Single Mothers express a drive that is scant amongst other punk bands. It harkens back to the heyday of hardcore punk with incredible kinetics and mad ranting vocals. Moving at a million miles an hour and barely able to keep up the band perfectly captures the desperation of youth. This is what punk is all about.
From the first note to the last the self-titled EP from the London, Ontario band signed to Dine Alone Records is charged with incredible energy. It practically explodes from the starting gun into a lead position and you’re left trying to catch up. It’s a confidence that few bands can express musically, but one that hardcore punk has long sought. It’s a short EP, only four songs roughly totaling 14 minutes, but that short time subjects you to a visceral experience.
This mainly comes from the melding of Drew Thompson’s ragged almost belligerently masculine vocals and the matching instrumentation from the band. On songs like “Christian Girls” Thompson’s voice sears through the mix and immediately follows the breakneck speed of the music with a ranting vocal delivery akin to the height of Black Flag. Lyrics like “She asked if I loved her, I said ‘hardly’/I don’t even think I know what that means.” place the band firmly in the thematic mode of hardcore punk as the songs brim over with a sense of angry confusion. At the songs conclusion when Thompson screams with his flayed vocal chords the words, “Oh baby please/Come over here and talk to me,” the song approaches a climax that ricochets through the rest of the EP in a young cocktail of rage and confusion that swings at friendships, relationships, and people in general.
Fittingly these themes are captured with angular and rough guitar and bass tone from Micheal Peterson and Evan Redsky, and unrelenting drums courtesy of Matt Bouchard. The instruments can reach an incredible pace, but can also be nimbly employed to create grim and frosty atmosphere and texture in songs like “Hell (Is My Backup Plan). The sound is wonderfully raw. Heavily distorted tones are graced with a fleeting thickness that sends the sounds into an endlessly and blindly progressive all out sprint through a snowy street. When accompanied with the vocals the sound at times threatens to overload the listener with sheer raw noise, but the mix and band are also kept at the limits of a leash. The desperation is not entirely unintelligible but laid before us in its natural state like an open wound.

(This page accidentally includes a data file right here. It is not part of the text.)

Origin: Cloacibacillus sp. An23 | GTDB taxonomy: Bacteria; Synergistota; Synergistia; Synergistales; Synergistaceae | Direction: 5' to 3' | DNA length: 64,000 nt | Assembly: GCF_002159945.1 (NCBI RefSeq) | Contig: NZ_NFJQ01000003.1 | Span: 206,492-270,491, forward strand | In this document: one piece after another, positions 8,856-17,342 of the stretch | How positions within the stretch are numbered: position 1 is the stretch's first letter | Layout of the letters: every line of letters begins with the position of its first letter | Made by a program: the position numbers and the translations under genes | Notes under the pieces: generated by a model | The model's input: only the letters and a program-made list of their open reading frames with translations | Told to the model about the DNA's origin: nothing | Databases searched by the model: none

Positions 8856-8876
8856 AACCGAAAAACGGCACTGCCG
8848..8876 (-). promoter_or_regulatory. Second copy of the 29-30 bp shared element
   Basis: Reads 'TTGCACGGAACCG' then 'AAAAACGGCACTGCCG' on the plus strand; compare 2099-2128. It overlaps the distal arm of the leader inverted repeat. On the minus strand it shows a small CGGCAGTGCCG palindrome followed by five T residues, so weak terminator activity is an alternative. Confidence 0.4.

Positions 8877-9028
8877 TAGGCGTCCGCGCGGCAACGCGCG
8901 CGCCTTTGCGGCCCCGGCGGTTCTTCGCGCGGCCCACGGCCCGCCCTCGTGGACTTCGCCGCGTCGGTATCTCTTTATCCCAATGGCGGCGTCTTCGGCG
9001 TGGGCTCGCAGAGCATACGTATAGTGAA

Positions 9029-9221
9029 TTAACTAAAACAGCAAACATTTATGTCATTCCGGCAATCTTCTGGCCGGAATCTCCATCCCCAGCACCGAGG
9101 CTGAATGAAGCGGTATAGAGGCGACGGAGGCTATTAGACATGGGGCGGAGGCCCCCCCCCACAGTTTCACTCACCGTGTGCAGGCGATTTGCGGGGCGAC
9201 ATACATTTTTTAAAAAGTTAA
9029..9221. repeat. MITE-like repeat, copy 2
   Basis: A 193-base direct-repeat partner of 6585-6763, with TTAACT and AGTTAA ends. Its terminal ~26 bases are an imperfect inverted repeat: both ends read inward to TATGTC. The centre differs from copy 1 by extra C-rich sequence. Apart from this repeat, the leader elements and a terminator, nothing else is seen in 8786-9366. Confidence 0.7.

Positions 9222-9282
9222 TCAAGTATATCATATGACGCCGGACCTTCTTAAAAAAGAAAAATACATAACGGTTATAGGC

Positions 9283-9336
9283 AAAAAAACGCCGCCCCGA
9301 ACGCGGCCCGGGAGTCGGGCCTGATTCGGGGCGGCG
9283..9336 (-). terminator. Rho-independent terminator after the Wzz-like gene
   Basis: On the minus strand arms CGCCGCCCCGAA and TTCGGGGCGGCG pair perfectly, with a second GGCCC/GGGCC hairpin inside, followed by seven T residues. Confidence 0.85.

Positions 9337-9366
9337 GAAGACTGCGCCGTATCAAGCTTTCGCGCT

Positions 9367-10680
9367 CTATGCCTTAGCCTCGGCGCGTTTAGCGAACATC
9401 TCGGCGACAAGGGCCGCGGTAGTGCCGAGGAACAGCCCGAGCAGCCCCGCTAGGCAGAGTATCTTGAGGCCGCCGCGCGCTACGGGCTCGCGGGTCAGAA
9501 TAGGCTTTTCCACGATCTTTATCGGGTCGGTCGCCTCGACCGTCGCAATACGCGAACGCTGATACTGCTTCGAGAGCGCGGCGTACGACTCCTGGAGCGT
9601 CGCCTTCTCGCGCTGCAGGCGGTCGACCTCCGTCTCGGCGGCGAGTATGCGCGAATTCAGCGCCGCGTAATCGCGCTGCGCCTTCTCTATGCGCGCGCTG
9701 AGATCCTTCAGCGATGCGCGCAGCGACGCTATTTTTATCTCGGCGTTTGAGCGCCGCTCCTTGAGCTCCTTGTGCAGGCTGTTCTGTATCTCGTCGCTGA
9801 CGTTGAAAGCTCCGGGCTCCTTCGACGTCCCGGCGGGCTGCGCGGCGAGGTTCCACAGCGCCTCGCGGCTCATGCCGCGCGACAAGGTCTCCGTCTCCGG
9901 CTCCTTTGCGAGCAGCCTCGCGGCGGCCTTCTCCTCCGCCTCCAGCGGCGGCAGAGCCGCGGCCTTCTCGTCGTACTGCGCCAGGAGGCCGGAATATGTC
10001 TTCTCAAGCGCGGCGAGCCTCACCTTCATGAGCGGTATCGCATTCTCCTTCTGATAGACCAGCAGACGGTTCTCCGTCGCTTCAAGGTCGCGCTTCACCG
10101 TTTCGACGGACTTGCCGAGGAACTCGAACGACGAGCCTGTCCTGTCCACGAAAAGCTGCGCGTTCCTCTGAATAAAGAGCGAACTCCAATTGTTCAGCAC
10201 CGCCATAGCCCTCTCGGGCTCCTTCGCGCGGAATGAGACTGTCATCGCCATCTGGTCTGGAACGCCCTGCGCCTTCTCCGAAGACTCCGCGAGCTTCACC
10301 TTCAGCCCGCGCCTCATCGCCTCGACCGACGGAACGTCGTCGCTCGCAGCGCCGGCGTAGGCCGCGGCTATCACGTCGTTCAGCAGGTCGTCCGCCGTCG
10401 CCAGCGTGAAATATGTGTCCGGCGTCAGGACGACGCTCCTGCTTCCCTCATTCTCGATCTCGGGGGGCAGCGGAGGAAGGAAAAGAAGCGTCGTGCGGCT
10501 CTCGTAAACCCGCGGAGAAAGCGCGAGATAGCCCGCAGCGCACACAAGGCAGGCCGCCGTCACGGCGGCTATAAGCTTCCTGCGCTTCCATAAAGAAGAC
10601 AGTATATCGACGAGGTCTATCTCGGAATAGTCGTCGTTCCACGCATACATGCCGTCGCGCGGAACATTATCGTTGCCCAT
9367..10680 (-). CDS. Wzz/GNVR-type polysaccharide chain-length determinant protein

Something unique to this EP is the uniquely Canadian motifs that always underlies the songs. Frequently mentioning the snowy winters in songs, most obviously “Winter Coats” (Thought I was living but I’m dying in Ontario/And she should really be wearing her winter coat”) Adeptly, Single Mothers channels those feelings of desperation, anger, and youth through a prism of lower middle class life in Canada. Even the simple admission of the fact that the girl one loves like Arcade Fire becomes a sight of conflict, a rallying call for male camaraderie as if nothing else mattered or will. Songs sound like the internal thoughts of someone stuck in a too warm home in the height of a Canadian winter. You begin to dislike people for the smallest things.
This has the risk of becoming inaccessible but Single Mothers never falls on Canadiana or these references like a crutch. Instead, they are broken into easily communicable ideas. Everyone experiences feelings of alienation, and everyone comes within inches of their breaking point or feels the cold sting of loneliness at some point.
It is an incredibly effective EP. The essence of punk is taking the DIY ethic and individual feelings and communicating them so the experience is expressed externally and made cathartic. It’s part of the reason why group vocals are so common in punk. They link a group to the band, to the individual. The ability to express the internal turmoil of frustration and desperation externally through music is at the heart of Single Mothers. Capturing how it feels to be a young man is tough, but punk and Single Mothers capture how it feels. When they scream, “We’re not a band motherfucker we’re a gang/So, let’s hang” you believe it. Single Mothers are as visceral as they are emotionally open and they are well worth praise.
(Image courtesy of Dine Alone Records.)